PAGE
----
| Discussion|| |
The closure of primary defect following excision of extensive malignant neoplasms of the scalp remains a challenge for dermatosurgeons. There are various options available in the management of scalp defects, which include full-thickness grafts, local flaps, pedicle grafts, and tissue expanders. The choice of procedure depends on the predisposing condition, site of the defect, size of the defect, direction of hair, and functional and aesthetic outcome. Because of the anatomy of the scalp and its high vascularity, with anastomoses between the main vascular pedicles, different types of flaps may be used with satisfactory results. The most commonly used are the random flap, which does not have a defined pedicle, and the axial flap, which is used in situations in which a defined vascular pedicle is present. The rotation flap is among the most commonly used local flaps for this region; this involves the rotation of a semicircular segment of skin, subcutaneous tissue, and galea from a pivot point until they reach the area of the defect that needs repair.
Rotation flaps provide the ability to mobilize large areas of tissue with a wide vascular base for reconstruction. The name rotation flap refers to the vector of motion of the flap, which is curved or rotational, and the procedure involving these flaps can be thought of as the closure of a triangular defect by rotating adjacent skin around a rotation point into the defect. These flaps are advantageous because they have a particularly wide base and thus an excellent blood supply.
However, when single rotation flap is performed for large defects, the arc length of the flap has to be extended to rotate the flap into the defect, resulting in narrower base and compromise blood supply to the graft and also higher degree of rotation can result in disorientation of hair direction. This can be prevented by increasing the number of flaps raised around the defect so that the length of arc can be minimum, thus maintaining vascularity. The main advantages of this double and triple rotation techniques are the natural appearance of the final result due to preservation of hair orientation, and the uniform distribution of the wound-closure tension over a wide peripheral area of the scalp, although extensive undermining is generally required.,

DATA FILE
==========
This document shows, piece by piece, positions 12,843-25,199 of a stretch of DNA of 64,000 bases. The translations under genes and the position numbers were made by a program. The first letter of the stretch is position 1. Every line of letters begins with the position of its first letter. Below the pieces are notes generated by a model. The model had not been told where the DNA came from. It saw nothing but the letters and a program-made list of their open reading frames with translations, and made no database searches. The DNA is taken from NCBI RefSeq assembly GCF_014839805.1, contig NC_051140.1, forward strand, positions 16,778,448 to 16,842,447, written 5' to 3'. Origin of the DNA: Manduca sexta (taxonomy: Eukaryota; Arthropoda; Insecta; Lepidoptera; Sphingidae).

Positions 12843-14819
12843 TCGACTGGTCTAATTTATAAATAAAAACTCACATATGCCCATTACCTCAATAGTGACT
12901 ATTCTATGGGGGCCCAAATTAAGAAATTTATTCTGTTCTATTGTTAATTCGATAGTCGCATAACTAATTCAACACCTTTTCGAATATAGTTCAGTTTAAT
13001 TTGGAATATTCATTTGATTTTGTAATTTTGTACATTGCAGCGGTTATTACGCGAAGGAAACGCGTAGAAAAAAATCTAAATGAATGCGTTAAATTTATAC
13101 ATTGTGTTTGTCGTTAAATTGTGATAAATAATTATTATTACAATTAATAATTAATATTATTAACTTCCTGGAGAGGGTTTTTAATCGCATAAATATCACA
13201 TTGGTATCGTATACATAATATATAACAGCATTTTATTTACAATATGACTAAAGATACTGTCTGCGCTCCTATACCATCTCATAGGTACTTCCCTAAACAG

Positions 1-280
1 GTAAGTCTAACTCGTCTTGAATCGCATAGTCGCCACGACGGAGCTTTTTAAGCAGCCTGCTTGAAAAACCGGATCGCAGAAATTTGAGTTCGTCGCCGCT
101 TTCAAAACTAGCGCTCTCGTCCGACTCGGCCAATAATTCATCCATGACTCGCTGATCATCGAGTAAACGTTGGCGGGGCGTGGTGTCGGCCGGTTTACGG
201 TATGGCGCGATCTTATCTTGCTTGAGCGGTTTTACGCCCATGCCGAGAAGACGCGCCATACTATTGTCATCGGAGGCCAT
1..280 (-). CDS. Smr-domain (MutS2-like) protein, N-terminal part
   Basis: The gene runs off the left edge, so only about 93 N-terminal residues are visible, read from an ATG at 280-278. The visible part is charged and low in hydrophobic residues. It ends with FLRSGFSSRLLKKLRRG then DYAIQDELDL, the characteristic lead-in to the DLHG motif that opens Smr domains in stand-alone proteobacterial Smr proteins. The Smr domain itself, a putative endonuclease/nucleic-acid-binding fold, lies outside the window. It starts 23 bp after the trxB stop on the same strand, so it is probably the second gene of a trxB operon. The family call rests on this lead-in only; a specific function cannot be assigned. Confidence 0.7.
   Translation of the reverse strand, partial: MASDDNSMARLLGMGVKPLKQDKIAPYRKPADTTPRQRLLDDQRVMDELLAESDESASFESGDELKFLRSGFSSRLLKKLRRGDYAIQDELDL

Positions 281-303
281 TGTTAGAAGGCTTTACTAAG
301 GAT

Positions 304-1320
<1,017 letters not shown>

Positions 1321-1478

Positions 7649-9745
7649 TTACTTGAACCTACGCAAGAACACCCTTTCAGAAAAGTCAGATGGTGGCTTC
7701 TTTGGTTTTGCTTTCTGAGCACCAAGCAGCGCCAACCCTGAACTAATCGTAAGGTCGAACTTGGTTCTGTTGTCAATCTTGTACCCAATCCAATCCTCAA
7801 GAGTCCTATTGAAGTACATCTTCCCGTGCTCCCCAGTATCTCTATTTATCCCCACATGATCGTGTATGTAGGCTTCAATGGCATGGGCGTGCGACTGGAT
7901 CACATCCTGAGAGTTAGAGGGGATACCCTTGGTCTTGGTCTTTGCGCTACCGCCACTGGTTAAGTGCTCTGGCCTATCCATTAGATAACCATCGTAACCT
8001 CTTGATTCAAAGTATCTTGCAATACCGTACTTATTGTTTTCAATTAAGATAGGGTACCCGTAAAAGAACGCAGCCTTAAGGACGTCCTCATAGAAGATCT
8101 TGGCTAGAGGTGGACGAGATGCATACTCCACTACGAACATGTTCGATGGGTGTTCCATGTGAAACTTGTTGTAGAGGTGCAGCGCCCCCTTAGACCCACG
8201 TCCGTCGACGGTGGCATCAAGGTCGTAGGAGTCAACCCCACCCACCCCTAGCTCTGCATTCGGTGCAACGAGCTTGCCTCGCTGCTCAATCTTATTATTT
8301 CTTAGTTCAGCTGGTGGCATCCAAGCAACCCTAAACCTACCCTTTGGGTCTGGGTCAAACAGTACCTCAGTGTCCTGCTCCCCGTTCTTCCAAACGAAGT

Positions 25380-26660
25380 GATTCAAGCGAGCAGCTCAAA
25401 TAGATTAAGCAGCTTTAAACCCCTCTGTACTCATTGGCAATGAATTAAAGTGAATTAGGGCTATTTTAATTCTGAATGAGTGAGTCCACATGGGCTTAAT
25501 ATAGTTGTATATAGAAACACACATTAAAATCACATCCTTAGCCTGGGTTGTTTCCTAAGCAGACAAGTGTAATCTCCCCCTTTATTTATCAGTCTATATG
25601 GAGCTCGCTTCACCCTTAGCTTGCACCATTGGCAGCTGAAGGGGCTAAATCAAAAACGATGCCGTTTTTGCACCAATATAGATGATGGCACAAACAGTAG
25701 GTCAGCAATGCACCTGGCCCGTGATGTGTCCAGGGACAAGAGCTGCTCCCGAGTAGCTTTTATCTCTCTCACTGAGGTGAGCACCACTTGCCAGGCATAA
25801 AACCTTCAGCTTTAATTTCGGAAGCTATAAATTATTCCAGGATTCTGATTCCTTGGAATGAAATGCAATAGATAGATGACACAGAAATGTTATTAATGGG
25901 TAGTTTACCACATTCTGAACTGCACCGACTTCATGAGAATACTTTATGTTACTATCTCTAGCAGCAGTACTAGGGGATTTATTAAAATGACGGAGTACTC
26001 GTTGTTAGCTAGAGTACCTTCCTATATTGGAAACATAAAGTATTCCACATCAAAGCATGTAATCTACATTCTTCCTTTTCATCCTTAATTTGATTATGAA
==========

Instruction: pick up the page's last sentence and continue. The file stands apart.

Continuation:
In the present case, similar technique was used to correct a medium-sized scalp defect. After excising the defect, three flaps were raised and rotated into the defect and closed in a fan-shaped pattern with well-maintained orientation of hair follicles so that the scar can be hidden by growing hair [Figure 5].
|Figure 5: Scar with well-oriented hairs that will cover once they are grown (hairs being trimmed to make scar visible)|
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The disadvantage of these techniques is that they require relatively extensive cutting beyond the defect to develop the flap, thus increasing the risk of nerve damage or bleeding. Complications can be prevented by the use of tumescent anesthesia, careful dissection, proper hemostasis, and pressure dressing.
Declaration of patient consent
The authors certify that they have obtained all appropriate patient consent forms. In the form the patient(s) has/have given his/her/their consent for his/her/their images and other clinical information to be reported in the journal. The patients understand that their names and initials will not be published and due efforts will be made to conceal their identity, but anonymity cannot be guaranteed.
Financial support and sponsorship
Conflict of interest
There are no conflicts of interest.
| References|| |
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Assistant Professor, Department of Dermatology, BMCRI, Bengaluru - 560 002, Karnataka
Source of Support: None, Conflict of Interest: None
[Figure 1], [Figure 2], [Figure 3], [Figure 4], [Figure 5]